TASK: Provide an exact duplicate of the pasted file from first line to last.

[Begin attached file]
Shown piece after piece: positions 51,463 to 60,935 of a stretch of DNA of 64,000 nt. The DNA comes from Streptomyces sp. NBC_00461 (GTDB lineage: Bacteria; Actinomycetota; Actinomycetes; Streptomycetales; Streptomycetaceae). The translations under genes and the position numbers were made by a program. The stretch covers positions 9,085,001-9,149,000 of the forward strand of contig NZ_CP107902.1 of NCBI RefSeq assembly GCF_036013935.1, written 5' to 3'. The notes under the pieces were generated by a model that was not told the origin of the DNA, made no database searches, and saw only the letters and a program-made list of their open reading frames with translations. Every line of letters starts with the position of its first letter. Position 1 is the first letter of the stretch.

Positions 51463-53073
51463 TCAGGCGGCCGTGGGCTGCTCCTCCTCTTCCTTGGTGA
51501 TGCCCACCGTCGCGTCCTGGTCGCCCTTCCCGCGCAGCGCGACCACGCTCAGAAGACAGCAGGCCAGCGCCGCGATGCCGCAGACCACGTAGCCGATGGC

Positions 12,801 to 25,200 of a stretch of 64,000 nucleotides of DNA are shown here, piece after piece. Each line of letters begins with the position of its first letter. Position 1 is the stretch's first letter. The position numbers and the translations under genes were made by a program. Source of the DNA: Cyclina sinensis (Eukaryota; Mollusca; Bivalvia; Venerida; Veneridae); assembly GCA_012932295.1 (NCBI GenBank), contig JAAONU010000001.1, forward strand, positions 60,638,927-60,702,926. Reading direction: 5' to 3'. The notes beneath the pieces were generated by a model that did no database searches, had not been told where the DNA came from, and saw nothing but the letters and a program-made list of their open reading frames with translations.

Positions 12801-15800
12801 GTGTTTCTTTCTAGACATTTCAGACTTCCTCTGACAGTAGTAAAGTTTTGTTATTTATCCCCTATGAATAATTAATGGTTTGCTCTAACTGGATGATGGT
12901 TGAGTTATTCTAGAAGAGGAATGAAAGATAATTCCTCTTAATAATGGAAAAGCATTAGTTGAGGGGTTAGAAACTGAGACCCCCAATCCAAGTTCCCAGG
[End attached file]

Shown piece after piece: positions 51,463 to 60,935 of a stretch of DNA of 64,000 nt. The DNA comes from Streptomyces sp. NBC_00461 (GTDB lineage: Bacteria; Actinomycetota; Actinomycetes; Streptomycetales; Streptomycetaceae). The translations under genes and the position numbers were made by a program. The stretch covers positions 9,085,001-9,149,000 of the forward strand of contig NZ_CP107902.1 of NCBI RefSeq assembly GCF_036013935.1, written 5' to 3'. The notes under the pieces were generated by a model that was not told the origin of the DNA, made no database searches, and saw only the letters and a program-made list of their open reading frames with translations. Every line of letters starts with the position of its first letter. Position 1 is the first letter of the stretch.

Positions 51463-53073
51463 TCAGGCGGCCGTGGGCTGCTCCTCCTCTTCCTTGGTGA
51501 TGCCCACCGTCGCGTCCTGGTCGCCCTTCCCGCGCAGCGCGACCACGCTCAGAAGACAGCAGGCCAGCGCCGCGATGCCGCAGACCACGTAGCCGATGGC

Positions 12,801 to 25,200 of a stretch of 64,000 nucleotides of DNA are shown here, piece after piece. Each line of letters begins with the position of its first letter. Position 1 is the stretch's first letter. The position numbers and the translations under genes were made by a program. Source of the DNA: Cyclina sinensis (Eukaryota; Mollusca; Bivalvia; Venerida; Veneridae); assembly GCA_012932295.1 (NCBI GenBank), contig JAAONU010000001.1, forward strand, positions 60,638,927-60,702,926. Reading direction: 5' to 3'. The notes beneath the pieces were generated by a model that did no database searches, had not been told where the DNA came from, and saw nothing but the letters and a program-made list of their open reading frames with translations.

Positions 12801-15800
12801 GTGTTTCTTTCTAGACATTTCAGACTTCCTCTGACAGTAGTAAAGTTTTGTTATTTATCCCCTATGAATAATTAATGGTTTGCTCTAACTGGATGATGGT
12901 TGAGTTATTCTAGAAGAGGAATGAAAGATAATTCCTCTTAATAATGGAAAAGCATTAGTTGAGGGGTTAGAAACTGAGACCCCCAATCCAAGTTCCCAGG